Over the last 500 years, 755 animal species and 123 plant species have gone extinct. One species can take primary responsibility for this mass annihilation: homo sapiens. From hunting and fishing to factories and farming, humans (with the assistance of diseases and other natural disasters) have managed to decimate large swaths of the planet. But beginning in the late 18th century, one group of people has managed to slow, and in some cases even reverse, the disappearance of many endangered species. From William T. Hornaday—the first director of the Bronx Zoo—to Rachel Carson—who helped launch the environmental movement—conservationists have fought an uphill battle to protect animals and habitats around the world. What drives humans to save species—some majestic (bison and bald eagles) but others decidedly less charismatic (desert tortoises and perch)? What lessons can we learn from conservationists, past and present, as we confront the growing threat of climate change to all species? Science journalist Michelle Nijhuis, author of Beloved Beasts: Fighting for Life in an Age of Extinction, visits Zócalo with Cynthia Barnett, author of Rain: A Natural and Cultural History to discuss how the history of conservation might help us change the future.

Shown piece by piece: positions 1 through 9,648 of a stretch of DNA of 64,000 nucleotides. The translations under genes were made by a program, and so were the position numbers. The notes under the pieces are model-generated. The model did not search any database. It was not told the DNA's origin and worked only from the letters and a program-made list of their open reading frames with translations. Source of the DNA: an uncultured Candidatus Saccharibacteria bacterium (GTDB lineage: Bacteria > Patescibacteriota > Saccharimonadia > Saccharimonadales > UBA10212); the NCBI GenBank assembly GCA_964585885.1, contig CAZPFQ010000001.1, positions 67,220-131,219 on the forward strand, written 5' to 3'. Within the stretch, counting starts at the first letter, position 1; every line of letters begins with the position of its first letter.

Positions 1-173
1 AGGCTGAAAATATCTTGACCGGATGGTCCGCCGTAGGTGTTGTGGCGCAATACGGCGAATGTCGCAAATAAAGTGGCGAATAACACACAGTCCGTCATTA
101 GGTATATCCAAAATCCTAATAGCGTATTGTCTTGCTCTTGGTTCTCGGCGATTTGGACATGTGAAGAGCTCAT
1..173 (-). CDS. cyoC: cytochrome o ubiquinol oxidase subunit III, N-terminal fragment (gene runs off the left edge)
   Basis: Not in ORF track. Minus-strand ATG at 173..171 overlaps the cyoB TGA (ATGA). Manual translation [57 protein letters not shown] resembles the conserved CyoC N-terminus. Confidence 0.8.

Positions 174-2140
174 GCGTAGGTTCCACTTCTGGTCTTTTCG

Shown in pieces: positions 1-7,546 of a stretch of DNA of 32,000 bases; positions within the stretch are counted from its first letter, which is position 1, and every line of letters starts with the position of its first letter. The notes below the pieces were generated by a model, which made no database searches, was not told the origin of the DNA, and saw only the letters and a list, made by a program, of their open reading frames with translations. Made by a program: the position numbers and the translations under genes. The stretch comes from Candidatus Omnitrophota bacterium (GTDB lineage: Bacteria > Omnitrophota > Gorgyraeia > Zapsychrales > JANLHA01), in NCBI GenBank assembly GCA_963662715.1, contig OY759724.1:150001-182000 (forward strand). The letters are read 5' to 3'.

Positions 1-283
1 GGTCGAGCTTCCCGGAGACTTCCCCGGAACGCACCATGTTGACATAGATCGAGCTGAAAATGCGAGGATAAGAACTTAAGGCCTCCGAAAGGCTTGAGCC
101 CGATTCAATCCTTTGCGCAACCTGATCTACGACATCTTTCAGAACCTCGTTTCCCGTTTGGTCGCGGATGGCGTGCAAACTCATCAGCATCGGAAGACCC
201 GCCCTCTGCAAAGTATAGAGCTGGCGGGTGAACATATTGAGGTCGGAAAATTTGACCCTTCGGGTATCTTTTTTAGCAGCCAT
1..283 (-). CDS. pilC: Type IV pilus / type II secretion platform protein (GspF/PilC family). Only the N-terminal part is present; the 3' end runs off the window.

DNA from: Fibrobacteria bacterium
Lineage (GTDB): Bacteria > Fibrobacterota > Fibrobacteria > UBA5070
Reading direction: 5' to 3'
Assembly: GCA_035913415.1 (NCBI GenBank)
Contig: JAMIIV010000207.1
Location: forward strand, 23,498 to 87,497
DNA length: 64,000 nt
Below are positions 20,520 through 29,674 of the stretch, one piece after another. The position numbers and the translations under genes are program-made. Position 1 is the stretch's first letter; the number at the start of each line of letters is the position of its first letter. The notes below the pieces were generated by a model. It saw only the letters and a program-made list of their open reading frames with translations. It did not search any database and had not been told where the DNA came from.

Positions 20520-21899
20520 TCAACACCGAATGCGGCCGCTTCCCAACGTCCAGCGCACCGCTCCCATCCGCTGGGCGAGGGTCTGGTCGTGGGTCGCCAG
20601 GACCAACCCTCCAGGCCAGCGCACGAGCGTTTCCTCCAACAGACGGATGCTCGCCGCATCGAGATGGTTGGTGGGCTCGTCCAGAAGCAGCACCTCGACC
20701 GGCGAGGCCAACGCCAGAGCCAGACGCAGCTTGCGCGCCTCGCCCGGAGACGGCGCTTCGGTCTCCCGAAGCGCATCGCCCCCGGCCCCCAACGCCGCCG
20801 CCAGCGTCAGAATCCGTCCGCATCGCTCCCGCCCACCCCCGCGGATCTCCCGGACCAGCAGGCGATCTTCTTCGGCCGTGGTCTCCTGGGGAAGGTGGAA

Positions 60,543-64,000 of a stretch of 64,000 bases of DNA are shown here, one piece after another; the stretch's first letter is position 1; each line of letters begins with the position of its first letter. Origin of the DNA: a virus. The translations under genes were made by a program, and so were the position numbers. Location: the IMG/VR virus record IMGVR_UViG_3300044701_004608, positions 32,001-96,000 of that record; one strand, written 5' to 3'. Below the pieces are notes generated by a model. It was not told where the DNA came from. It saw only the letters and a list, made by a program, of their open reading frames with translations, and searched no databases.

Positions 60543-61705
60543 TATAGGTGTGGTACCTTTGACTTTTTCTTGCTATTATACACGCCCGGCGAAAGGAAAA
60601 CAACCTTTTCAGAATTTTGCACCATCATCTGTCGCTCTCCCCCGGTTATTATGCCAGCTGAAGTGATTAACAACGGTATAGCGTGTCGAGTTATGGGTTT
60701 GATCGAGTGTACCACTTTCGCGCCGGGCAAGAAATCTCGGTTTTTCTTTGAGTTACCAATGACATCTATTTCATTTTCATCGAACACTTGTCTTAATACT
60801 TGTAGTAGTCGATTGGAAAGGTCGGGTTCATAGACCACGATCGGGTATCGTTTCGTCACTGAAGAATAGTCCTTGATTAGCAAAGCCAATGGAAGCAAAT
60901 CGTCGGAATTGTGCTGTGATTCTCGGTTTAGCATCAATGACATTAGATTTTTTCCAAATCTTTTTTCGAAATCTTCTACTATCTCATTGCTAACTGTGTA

A Zócalo/Natural History Museum of Los Angeles County Event